ORLANDO, Fla. -- America's leading man of skate, Todd Eldredge, may be taking his Olympic fate off his skates and casting it in the hands of a jury of 40. A painful back injury threatens to knock him out of the U.S. Figure Skating Championships, casting a shadow over his chances of making the U.S. Olympic team.
Eldredge was the highest-ranked U.S. male at the 1991 World Championships in Munich, Germany, finishing third, which would establish him as America's best chance for a medal at Albertville, France.
However, the nationals, being held this week, weigh heavily in the formula for selecting the team, and if Eldredge doesn't participate, the only way he may be one of the three U.S. men at the Olympics would be if the U.S. Figure Skating Association International Committee grants him a special waiver.
Under normal circumstances, the top three finishers here would be America's three representatives at Albertville. However, the 40-person committee is permitted to make an exception in case an injury erases a world medalist from the nationals. Such a decision almost would certainly bring a howl of protest from the No. 3 finisher who was bumped from the team.
Eldredge's physician, Dr. Arthur Pappas, advised Eldredge yesterday to withdraw, citing the need for immediate rest. He viewed results of tests done on Eldredge yesterday in Orlando and ascertained it was a flare-up of a recurring injury caused by a congenital spine defect. Eldredge strained the area after foot injuries kept him off the ice five weeks in October and November, and he attempted too strenuous a practice schedule when he returned.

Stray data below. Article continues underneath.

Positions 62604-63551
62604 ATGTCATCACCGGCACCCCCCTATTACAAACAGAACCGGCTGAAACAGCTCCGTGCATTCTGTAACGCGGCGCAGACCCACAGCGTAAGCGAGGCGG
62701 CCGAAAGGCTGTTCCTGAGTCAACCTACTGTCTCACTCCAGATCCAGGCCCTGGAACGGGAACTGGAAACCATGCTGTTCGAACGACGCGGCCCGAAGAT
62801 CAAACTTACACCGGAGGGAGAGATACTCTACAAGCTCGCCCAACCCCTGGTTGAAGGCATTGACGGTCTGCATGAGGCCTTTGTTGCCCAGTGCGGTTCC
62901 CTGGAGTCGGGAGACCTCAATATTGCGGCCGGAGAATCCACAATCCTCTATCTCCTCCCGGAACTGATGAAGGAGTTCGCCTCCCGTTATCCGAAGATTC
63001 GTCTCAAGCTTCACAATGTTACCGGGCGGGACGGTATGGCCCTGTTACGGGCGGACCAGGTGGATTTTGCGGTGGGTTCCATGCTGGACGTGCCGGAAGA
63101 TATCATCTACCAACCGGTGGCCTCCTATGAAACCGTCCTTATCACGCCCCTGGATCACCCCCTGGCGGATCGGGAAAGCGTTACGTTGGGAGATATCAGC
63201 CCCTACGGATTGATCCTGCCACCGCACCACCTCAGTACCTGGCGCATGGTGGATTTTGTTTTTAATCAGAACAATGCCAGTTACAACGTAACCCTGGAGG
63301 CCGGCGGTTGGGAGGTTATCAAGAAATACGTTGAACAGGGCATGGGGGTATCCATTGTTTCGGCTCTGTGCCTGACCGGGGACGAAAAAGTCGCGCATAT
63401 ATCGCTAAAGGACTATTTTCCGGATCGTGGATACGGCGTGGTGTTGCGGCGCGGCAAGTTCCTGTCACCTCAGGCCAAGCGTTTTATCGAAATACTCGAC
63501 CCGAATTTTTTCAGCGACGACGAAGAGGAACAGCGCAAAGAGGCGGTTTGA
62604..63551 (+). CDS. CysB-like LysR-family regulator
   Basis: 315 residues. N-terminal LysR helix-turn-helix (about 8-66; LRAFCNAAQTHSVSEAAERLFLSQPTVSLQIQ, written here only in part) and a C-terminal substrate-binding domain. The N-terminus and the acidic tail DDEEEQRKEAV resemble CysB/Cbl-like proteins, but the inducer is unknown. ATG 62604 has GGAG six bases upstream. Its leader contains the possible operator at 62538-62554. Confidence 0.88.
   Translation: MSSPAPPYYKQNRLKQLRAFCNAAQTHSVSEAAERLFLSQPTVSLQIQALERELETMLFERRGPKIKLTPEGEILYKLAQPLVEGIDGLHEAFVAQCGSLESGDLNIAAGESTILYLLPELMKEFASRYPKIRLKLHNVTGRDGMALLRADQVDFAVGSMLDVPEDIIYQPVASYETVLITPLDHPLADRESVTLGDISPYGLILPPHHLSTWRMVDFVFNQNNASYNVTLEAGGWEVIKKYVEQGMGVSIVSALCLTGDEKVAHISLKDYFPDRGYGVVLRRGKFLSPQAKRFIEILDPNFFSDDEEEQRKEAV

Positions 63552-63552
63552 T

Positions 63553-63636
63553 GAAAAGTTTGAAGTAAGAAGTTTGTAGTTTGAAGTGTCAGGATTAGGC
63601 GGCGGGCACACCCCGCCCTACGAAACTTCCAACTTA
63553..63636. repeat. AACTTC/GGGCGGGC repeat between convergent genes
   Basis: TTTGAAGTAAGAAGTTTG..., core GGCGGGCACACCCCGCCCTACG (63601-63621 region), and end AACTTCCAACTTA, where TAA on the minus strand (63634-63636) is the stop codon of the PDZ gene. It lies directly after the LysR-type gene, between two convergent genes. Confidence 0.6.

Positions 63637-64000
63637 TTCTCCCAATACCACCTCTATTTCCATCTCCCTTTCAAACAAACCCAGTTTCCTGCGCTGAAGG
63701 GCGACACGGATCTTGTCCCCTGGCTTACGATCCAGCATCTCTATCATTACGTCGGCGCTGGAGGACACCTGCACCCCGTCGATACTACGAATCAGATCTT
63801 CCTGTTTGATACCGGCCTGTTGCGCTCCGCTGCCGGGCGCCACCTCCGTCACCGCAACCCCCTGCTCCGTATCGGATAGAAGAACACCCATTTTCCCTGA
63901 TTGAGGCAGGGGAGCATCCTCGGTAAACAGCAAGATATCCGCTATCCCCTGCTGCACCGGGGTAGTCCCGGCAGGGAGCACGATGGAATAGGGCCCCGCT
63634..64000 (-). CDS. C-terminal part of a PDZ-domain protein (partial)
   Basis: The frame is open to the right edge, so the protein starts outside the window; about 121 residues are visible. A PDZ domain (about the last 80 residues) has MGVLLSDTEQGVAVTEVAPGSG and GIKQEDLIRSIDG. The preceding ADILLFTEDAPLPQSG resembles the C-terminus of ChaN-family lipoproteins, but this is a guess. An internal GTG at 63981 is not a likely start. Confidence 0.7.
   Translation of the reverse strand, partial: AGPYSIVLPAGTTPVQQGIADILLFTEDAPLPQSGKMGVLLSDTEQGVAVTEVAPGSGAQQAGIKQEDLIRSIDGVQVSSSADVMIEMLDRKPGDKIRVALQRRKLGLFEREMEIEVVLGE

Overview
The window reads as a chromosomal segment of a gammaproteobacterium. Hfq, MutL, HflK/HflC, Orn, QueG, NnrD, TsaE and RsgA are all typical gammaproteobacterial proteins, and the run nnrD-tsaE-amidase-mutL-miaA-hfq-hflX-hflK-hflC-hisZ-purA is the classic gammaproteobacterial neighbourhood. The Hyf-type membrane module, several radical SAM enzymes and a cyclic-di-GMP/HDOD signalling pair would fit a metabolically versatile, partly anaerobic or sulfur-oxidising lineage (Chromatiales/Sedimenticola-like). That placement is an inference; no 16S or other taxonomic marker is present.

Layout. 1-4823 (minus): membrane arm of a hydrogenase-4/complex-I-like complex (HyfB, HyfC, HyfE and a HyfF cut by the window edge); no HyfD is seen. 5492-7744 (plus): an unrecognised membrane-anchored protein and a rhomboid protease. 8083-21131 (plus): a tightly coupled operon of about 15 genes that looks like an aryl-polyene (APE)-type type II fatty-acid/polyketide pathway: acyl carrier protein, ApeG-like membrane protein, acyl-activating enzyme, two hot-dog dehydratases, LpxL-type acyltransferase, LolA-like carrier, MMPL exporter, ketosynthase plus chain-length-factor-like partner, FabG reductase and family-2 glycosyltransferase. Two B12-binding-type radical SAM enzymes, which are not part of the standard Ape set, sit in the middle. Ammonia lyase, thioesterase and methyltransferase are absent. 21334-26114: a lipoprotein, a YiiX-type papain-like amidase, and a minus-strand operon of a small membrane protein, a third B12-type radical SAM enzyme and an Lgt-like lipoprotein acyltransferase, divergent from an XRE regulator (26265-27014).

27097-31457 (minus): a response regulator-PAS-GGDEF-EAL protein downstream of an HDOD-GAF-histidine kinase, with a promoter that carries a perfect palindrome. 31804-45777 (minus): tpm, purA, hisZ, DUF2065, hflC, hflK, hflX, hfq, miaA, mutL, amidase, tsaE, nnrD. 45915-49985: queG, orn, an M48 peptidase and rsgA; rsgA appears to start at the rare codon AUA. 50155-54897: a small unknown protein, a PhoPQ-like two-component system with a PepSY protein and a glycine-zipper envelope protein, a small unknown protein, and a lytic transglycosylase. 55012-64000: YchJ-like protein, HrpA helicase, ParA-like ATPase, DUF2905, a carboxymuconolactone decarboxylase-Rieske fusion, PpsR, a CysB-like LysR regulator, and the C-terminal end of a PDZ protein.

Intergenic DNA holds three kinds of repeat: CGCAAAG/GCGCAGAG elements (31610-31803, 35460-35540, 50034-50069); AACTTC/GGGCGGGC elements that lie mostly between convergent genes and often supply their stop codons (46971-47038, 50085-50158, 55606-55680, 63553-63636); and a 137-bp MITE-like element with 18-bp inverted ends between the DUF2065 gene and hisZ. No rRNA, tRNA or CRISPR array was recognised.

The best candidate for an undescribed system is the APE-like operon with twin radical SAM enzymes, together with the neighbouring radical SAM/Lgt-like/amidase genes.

"There's pain there, and it's not going away," Eldredge said. "It's most painful when there is a lot of pressure on the right leg, a lot of pain on the triple axel [jump]."
Eldredge and his coach, Richard Callaghan, had already decided to take the triple axel out of Eldredge's program before Pappas handed down his opinion. All agree that such a dramatic move would weaken Eldredge's score. "But I'm just shooting for one of those three spots on the team," Eldredge said.
Eldredge won't make a final decision until tonight, after he skates this afternoon. Callaghan, though, knows what the coach's advice will be.
"At this time, I do not want to see him skate at a level that is not good for him," Callaghan said while conceding that Eldredge still could probably skate well enough to make the top three.
Margaret Faulkner, chairwoman of the International Committee, indicated she would strongly consider giving Eldredge a spot on the Olympic team if injuries keep him off the ice this week. "Considering all he has done the past year, and speaking only for myself and not for the remainder of the committee, I think he deserves strong consideration," Faulkner said.
Ironically, Eldredge's injury completes a clean sweep of the top three finishers at Munich who are struggling with back injuries. Canadian Kurt Browning, the gold medal winner, dropped out of the Canadian championships. Russian Viktor Petrenko, who was second, recently finished third at his national championships, indicating the difficulty his ailing back is causing him.